Swimsuits or bathing suits are expensive and leaning how to take care of them will keep you looking great all season. Whether you use your swimsuit daily or just on occasion, the fabric can take a beating from pool chemicals, sand, temperatures and lotions.
How to Wash and Dry a Swimsuit
Your swimsuit should be rinsed in cool, tap water after each time you wear it whether for swimming or sunbathing. If you have time to allow the suit to soak for 30 minutes, even better. This will remove most of the chemicals and sand and body soil that harm the fabric. Perspiration and body oils react with the elasticity of the fibers causing them to stretch so removing them as soon as possible is important. The chlorine in pools can harm a swimsuit's elasticity and cause the fabric to yellow. Almost every swimsuit contains spandex or Lycra, so again prompt cleaning is important.
After rinsing out the suit, you must wash your suit. Plain water does not remove all the salt or chlorine. Refill the sink with water and add just a tablespoon or less of liquid detergent. Don't use powders because they may not dissolve completely or rinse away well. And, never use bleach. Turn your swimsuit inside out. Swish for several minutes and then rinse well. Gently squeeze - don't wring - the water out of the fabric. Spread your suit flat to dry in a spot out of direct sunlight. The UV rays from the sun can both fade and break down the fibers in your suit. Never use a dryer.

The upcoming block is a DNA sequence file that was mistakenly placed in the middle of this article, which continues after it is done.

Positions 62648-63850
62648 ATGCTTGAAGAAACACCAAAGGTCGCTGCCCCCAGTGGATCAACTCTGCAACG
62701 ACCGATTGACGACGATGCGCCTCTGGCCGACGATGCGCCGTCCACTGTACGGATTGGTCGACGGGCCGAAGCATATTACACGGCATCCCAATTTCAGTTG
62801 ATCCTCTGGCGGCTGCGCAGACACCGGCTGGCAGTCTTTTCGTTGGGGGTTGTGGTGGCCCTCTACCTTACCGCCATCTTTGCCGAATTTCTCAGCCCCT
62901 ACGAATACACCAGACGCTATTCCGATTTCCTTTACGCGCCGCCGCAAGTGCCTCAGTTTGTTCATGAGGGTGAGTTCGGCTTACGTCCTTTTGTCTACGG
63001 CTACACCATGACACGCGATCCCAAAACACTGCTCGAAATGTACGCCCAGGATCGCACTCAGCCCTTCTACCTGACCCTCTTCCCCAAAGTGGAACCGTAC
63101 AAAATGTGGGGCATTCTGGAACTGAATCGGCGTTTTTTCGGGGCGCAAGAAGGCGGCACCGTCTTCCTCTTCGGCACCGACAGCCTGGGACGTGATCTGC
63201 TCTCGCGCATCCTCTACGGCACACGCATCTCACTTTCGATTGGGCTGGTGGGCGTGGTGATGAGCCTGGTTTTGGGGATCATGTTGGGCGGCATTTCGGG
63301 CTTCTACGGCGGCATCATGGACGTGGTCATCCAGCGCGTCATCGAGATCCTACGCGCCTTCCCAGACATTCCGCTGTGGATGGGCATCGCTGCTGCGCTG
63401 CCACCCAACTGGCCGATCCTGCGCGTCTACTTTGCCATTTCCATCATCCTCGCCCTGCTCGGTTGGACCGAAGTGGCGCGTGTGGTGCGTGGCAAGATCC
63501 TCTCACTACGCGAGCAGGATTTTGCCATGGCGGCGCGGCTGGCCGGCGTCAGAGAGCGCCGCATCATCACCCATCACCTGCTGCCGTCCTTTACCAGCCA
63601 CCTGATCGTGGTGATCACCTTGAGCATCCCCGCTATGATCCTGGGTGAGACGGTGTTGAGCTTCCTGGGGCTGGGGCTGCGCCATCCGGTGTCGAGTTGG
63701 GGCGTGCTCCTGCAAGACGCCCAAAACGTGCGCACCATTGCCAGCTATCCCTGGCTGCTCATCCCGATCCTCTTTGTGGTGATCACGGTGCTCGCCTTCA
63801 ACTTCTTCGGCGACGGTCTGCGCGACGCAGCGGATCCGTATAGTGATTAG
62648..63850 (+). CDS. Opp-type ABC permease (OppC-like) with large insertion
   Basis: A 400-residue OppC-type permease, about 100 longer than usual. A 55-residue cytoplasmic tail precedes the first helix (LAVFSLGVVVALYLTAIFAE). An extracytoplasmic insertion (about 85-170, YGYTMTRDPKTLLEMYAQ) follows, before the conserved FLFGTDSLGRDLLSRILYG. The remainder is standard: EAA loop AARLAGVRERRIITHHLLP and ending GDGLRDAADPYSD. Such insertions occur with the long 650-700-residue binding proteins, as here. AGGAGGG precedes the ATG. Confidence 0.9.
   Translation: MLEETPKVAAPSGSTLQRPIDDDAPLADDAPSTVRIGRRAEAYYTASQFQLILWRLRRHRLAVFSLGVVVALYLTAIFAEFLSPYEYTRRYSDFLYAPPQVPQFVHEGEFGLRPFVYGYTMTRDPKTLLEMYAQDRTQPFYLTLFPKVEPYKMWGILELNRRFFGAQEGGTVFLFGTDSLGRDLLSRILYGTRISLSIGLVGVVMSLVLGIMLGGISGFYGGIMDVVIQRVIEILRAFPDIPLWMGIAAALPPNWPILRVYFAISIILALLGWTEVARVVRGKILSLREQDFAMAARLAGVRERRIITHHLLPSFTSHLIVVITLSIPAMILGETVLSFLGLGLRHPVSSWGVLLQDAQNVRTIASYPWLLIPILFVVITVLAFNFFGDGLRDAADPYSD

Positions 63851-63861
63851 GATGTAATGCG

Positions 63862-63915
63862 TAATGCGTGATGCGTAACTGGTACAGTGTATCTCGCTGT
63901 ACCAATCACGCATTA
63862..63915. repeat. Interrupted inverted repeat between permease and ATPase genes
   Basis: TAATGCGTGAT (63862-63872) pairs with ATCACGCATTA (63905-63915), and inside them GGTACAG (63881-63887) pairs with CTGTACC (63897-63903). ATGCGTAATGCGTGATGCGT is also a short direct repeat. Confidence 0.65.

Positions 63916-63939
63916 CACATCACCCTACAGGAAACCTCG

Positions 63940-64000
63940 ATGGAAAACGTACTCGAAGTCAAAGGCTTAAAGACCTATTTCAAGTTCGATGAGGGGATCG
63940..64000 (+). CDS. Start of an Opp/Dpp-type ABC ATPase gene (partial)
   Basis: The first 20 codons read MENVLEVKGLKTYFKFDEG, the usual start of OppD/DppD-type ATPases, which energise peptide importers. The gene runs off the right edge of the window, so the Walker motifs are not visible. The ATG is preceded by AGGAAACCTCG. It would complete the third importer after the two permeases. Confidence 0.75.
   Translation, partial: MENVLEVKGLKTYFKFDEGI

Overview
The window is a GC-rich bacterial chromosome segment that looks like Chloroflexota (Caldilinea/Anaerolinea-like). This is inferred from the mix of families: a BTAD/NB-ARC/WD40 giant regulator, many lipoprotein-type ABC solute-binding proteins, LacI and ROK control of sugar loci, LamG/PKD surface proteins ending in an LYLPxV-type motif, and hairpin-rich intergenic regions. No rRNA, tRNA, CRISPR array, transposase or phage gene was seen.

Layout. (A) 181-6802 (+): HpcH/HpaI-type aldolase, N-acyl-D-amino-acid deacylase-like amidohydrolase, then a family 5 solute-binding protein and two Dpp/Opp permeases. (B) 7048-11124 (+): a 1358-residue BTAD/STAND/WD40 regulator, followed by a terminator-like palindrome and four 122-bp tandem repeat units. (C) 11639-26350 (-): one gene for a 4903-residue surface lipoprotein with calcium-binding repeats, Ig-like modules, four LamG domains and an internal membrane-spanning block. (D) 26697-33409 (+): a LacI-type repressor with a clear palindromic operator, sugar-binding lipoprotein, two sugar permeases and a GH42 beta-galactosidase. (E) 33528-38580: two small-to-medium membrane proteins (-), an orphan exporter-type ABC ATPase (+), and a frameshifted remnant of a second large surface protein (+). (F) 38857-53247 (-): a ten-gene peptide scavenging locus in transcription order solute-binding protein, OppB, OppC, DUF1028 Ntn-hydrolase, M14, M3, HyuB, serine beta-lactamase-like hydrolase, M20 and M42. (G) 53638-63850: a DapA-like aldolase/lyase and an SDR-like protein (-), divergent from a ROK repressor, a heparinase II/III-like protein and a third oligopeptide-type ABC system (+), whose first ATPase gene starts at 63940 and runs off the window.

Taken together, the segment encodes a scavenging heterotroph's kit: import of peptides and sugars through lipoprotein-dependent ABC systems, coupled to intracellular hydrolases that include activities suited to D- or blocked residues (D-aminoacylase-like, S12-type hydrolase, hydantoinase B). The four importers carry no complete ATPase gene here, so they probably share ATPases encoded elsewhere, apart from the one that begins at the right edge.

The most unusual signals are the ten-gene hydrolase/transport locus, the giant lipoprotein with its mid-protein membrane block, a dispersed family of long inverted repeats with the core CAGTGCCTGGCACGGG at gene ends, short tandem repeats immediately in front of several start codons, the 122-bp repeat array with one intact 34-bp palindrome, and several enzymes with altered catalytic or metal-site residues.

Sunscreens and self-tanners can leave hard to remove stains on swimwear. Learn how to remove them correctly:
Do not put your suit in the washer, even in a mesh bag. The agitation and spinning is too harsh for your suit. Quite often the bra cups can become misshapen and cannot be smoothed.
Never iron your suit. If there are wrinkles, dampen the suit and they will fall out. Be sure your suit is completely dry before storing.
Learn how to make your swimsuit last longer on page 2 of this article.